Having a name that can be confused with something which sounds very similar does have its advantages. Spiffing Images Design was regularly mistaken for Spitting Image, a very popular eighties satirical puppet show. In fact around 1987 the programme was at the peak of its powers, beloved by people from all kinds of backgrounds, hip and razor-sharp in its wit, with a number one hit record to boot. I’m not quite sure how but we ended up on a mailing list and were invited to a Manchester United Executive Suite Open Day. The brains of the Old Trafford marketing department were clearly under the impression that we were the producers of cutting-edge TV comedy. Funny that it never occured to them why we might be based in a two-up-two down next to Moss Side Bus Garage. In those distant pre-David Gill days the club was still fairly low-rent and hadn’t worked out the best way of fleecing its vast army of devotees. The souvenir shop was basically a wooden shack and Louis Edwards’ idea of a marketing opportunity was parcelling up a bit of sirloin and slipping it under the counter, thank you very much, Missus. But times were a-changing and by the later part of the decade the Thatcher effect saw a bit of money starting to trickle up north. Not that Choccy McClair and the current crop of players were exactly setting the world on fire, but suddenly it seemed like those Executive Boxes all along the top tier of the stadium were worth milking. At four grand a pop, not a bad way to impress your clients and drum up a bit of repeat business. These were the fledgling days of corporate hospitality aimed at what Roy Keane later famously derided as the ‘prawn sandwich brigade’. So, on a very warm July afternoon we set out for Old Trafford. ‘Come and have a look, try out the facilities and sign-up for next season!’ We certainly weren’t complaining about the confusion and naturally went along mob-handed. Commie Ken was our Far East Logistics Manager, tasked with ensuring we got the best chinese deals on importing the latex used to make the puppets with. Boris Becker was our European frontman, power-broking with fledgling satellite TV channels across the Rhineland. Mad Dog came up the Chester Road on his bike after putting in a night-shift at Goblin Pies. Coated in sweat and up to his elbows till midday in Louis’ off-cuts, he didn’t smell that good – but if you’re a creative genius in charge of puppet production you can get away with that sort of thing. What a day, fired up by a few lunchtime pints in the Dog and Partridge we were plied with cheap bubbly, supermarket seafood and plates of processed cheese. We kicked back on the red velvet recliners and gazed out at the hallowed turf. It was actually being re-seeded at the time and resembled a paddy-field. A Gill-wannabe eyed Ken enviously, he could clearly see him as the man to sell truckloads of replica shirts in Asia. But for all that, United were still light years away from the slick money-making global beast that they’ve become today and the cheddar cheese and Piat d’Or on offer was never going to get us to part with 4k. Socrates’ Dad had trained him well and he already had a nose for a decent vintage. Even if we had any money in the bank and wanted to show Roadrider a good time we wouldn’t be wasting it on that. Come on, it only cost £2.50 to get on the United Road Paddock in those days. But you couldn’t blame them for trying and they even rustled up a few second-string players to stand around and try and impress us. One was slumped at the bar nursing his lager and looking bored. He nodded at Boris, ‘Any good fanny in tonight, pal?’ Our man on the Rhine counselled him that such a misogynistic attitude would have no place in the game of the future and if he wanted a place on the Sky sofa in years to come he would do well to mend his ways and adopt a more progressive countenance.
Until I came to Manchester I hadn’t really visited a shopping centre. My retail experience was limited to the Thursday market in Enniskillen. Woolworths and an imaginatively-titled rival across the road called Wellworths were about the biggest shops I’d ever been in until I landed up on Market Street and feasted my eyes on the early seventies monster that straddled about seven acres of bomb-site between Victoria Station, Oldham Street and Deansgate – the biege monolith that dominated downtown Manchester, The Arndale Centre. One of the biggest shopping centres in Europe, it fascinated and repelled me in equal measure. I loved the story that in 1974, Man Utd and Glasgow Rangers hooligans fought a pitched battle before their ‘friendly’ using material from the under-construction site, presumably clunking each other over the head with the bile-coloured cladding tiles. I had some great moments in there, slacking off college to go record-hunting, looking at the girls choosing their gear for a night at Rotters or chasing Georgie Best’s autograph in WHSmith, but I would never care to enter its dreary malls again. It just bestrode the city centre in a mean brutalist way, the planning of which now seems quite inconceivable. Much of the exterior was swathed in huge sand-coloured concrete tiles giving the impression of an enormous public toilet. It was opened officially by Princess Anne in 1979 when the Mayor of Manchester apparently remarked ‘I didn’t think it would look like that when I saw the balsa wood models’. It even had a huge seemingly pointless tower, presumably where the management perched themselves. But the whole business of escalators, winking Christmas lights, sports shops selling cheap trainers and every football shirt under the sun, the meat and veg and cheap jewellery and tat in the basement all fascinated me. So did the punters – bored housewives, alcoholics, gangs of predatory moustached teenagers, they were all in there, an escape from the rain, a chance to jump on the early eighties consumer gravy train and live the Viv Nicholson dream. Sprend, spend, spend, everybody. Littlewoods, British Home Stores, HMV, Top Man…there was even a covered footbridge to a glittering Marks & Spencers where we once followed Martin Platt from Coronation Street to see what he was cooking for his tea. It was hot and stuffy with a succession of dead-end malls all bathed in artificial half-light and there was the constant threat of abuse or worse from the roving gangs of casually-attired softlads and lasses. I was once spat on by a drunk whose phlegm unknowingly hung to the back of my jacket until I got home. Attached to one side of it was a bus-station which doubled as a mugger’s paradise and served grim northern satellites to where thankfully I never needed to venture. I probably bought clothes for the first time there, most certainly a watch and a few records. But even then I wasn’t really a proper consumer and soon discovered second-hand and the more leftfield joys of Affleck’s Palace. It seemed ironic that after all my visits to Wellworths, when a security man at the door would rifle through my schoolbag in case I was carrying a bomb, that the Irish troubles caught up with the Arndale in June 1996. The footbridge was destroyed but amazingly the main shopping centre wasn’t so badly damaged. Still it was a good excuse to give it all a major overhaul.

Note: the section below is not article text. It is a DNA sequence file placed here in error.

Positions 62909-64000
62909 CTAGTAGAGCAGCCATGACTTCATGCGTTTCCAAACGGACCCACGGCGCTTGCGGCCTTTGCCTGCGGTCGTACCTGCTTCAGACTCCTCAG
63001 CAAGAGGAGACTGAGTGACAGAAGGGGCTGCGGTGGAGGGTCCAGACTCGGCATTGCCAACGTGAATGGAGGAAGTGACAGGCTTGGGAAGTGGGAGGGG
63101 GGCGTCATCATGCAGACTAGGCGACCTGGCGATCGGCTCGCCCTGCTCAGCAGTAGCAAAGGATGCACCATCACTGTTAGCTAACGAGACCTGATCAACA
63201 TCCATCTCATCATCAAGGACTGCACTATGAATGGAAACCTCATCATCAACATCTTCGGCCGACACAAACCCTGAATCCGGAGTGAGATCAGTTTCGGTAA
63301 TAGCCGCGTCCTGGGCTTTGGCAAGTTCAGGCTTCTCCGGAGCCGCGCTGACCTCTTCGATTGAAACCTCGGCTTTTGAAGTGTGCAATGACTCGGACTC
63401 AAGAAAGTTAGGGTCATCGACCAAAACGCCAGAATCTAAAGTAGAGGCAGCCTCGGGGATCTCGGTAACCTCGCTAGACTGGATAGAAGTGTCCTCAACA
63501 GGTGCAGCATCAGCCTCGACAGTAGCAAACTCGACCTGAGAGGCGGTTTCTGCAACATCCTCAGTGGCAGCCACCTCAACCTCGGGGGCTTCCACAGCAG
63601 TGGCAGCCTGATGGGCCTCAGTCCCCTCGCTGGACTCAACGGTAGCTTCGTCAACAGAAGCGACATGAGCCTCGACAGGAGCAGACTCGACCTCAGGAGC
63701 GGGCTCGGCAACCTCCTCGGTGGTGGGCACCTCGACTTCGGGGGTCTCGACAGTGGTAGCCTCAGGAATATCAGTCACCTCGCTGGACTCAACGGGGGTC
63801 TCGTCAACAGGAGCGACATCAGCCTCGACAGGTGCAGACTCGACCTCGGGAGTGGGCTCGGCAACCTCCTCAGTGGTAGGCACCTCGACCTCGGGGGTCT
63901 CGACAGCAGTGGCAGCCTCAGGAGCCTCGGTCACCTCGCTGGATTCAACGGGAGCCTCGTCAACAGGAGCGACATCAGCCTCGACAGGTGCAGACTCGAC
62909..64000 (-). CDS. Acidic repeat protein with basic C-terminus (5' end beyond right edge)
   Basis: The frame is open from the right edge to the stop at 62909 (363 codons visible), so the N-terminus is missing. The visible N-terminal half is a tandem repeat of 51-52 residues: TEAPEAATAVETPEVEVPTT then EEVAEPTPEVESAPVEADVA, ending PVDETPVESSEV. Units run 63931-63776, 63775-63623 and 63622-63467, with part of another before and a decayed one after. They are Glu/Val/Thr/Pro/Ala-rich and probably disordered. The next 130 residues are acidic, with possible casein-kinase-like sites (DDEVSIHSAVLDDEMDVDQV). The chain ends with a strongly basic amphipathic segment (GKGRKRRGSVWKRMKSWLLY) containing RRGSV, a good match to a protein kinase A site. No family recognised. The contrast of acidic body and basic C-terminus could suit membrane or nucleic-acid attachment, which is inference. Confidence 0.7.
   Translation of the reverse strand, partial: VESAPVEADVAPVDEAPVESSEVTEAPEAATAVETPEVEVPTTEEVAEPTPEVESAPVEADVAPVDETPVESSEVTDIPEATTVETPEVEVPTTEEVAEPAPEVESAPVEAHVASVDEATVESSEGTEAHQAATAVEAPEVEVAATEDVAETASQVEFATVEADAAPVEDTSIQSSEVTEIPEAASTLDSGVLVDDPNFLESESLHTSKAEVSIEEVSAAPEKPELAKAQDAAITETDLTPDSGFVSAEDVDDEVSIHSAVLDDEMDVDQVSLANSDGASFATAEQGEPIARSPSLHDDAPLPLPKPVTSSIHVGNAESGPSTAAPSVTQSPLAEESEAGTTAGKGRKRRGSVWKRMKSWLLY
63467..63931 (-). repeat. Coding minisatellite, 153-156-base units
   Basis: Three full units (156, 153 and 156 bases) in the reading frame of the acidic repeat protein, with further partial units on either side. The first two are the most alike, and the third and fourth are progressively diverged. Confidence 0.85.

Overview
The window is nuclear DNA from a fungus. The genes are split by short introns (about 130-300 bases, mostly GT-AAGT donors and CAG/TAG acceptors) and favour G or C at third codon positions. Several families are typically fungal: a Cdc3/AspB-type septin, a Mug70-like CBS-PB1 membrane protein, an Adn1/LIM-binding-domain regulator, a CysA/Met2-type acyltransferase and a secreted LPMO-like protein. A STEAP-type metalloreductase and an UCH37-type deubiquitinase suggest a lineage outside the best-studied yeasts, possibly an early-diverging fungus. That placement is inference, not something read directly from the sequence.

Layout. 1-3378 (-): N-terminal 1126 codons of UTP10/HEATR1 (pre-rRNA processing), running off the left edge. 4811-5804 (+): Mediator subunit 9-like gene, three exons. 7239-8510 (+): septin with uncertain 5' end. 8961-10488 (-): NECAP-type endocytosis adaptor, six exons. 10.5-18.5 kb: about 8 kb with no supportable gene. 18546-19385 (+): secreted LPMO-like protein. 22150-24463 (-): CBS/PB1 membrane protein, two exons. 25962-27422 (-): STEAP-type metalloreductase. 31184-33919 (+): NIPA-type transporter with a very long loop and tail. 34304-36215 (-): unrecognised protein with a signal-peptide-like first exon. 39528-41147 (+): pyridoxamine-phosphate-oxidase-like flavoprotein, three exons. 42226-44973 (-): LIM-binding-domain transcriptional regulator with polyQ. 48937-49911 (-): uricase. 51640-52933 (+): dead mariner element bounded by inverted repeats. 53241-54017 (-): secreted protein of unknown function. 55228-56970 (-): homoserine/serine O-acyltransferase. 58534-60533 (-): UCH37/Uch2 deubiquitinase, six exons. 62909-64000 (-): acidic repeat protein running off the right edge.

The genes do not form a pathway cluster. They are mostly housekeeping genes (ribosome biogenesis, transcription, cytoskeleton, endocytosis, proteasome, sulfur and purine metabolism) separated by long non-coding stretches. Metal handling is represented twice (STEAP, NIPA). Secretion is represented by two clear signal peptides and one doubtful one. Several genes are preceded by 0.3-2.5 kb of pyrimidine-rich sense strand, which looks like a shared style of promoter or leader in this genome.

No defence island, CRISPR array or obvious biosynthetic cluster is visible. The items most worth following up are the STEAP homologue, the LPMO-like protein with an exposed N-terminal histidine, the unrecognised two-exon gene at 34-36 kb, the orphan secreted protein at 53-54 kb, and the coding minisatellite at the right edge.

Jester Jane arrived as she departed in a tornadoesque flurry of frisson and anticipation. She was that rare thing amongst the human species, being gifted with spontaneity and a substantial element of danger. We had decided to liven-up our humdrum Chorlton existence with subsidised parachuting. As soon as our instructor Mr Joe Diamond called us a couple of feckless bloody students, we were determined to become the finest paras since Monty Woodbridge of SOE dropped into Crete in 1941. There, on a Shropshire airfield in a corner of middle England, we met Jester Jane. I cannot see her doing any of the training drills now, she seemed to transcend all that. Instead it was her fire-engine red Peugeot 209 GTI with go-faster stripes that caught my eye. ‘Jump in boys, gotta go to Mold first, then Stone’. Roaring down those narrow country lanes with such carefree élan gripped us both inside. Oh it felt so good. Suddenly I realised why philosophers and theologians spend so much time on mortality and why-are-we-here conundrums. It was a rush, a fearless sense of liberty. Jane was going out with an international rower called Richard Fox at the time, but there were clouds on the horizon. ‘Just dashing into the house’ said Jester. Some minutes later she returned ashen-faced. ‘Look at this postcard from that tart to Richard. What is she up to?’ It was from a young attractive tennis player called Annabel Croft. Jester looked perturbed. Seconds later we were hurtling round hairpin bends and slaloming our way through Wem. We were slaves to the rhythm of Grace Jones.‘Pull up to the bumper baby’. After a delicious ploughman’s and pint of Shropshire ale we were back in the motor.’My Jamaican guy, oh oh oh’ blasted out of the boom-back speakers and frozen in a nano-second of time, a joyful cocktail of adrenaline and pure unadulterated happiness coarsed through my veins. It didn’t last. Chrissy-Boy Rowlands joined us in two successful jumps. Out of the blue, there was Shropshire sunshine and a post-para celebration at his Dad’s pub in Rosset that is still the talk of North Wales. Will we ever see Jester Jane again? Glorious student days inevitably came to an end and we all moved into Mad Dog’s twelve grand Moss Side terrace house. A year later we threw a party. Jester had a cool girlfriend, Susan. She had dark hair, beautiful shimmering green eyes and a white BMW 323i. She was a jeweller and the epitome of style. I fancied her from afar. I’d only met her briefly but knew she was way out of my league. Then Saturday came. Fired up on Thunderbird wine and kebabs from Mustafa of Moss Side I was in the mood for anything. Just before midnight, like maniacal pirates,in burst Jester Jane and her friend. They were on fire and electricity fizzed through the tiny terraced house illuminating the cavernous Moss Side bus garage next door. Commie Ken, formally known in the People’s Democratic Republic of China as Mr Shunghua-Xia had been a little edgy all evening and eyed them both suspiciously. The vigilant Mad Dog patrolled his property and followed them into the kitchen for questioning. Not long after there were squeals of astonishment from upstairs. While most guests were quaffing, Jester and friend had trashed the bathroom, spraying shaving foam all over the mirror and walls. Their message expressed their undying love, unbelievably for me. Ken was the first to react. Three days earlier he had been badly stung when after a knock on the door, he naively let in a slimey TV license officer who promptly handed out a £400 penalty. Commie Ken was über-defensive. Mad Dog had been informed of the attack and as the lights came on, Ken announced to a baffled and bemused throng of revellers ‘This is a respectable household. Vandalism is not acceptable’. The room fell silent. Jester and Susan slipped out through a back ally and revved up the car. Before they raced off she threw open the door and furiously beckoned myself and The Kid. Everything froze. For a moment we contemplated joining them and disappearing into the Moss Side night but Jester sensed our hesitation and the door closed. With a furious squeal of brakes they were gone forever and the path to a lifetime of conformity and convention beckoned. In all my life I have never witnessed such a getaway.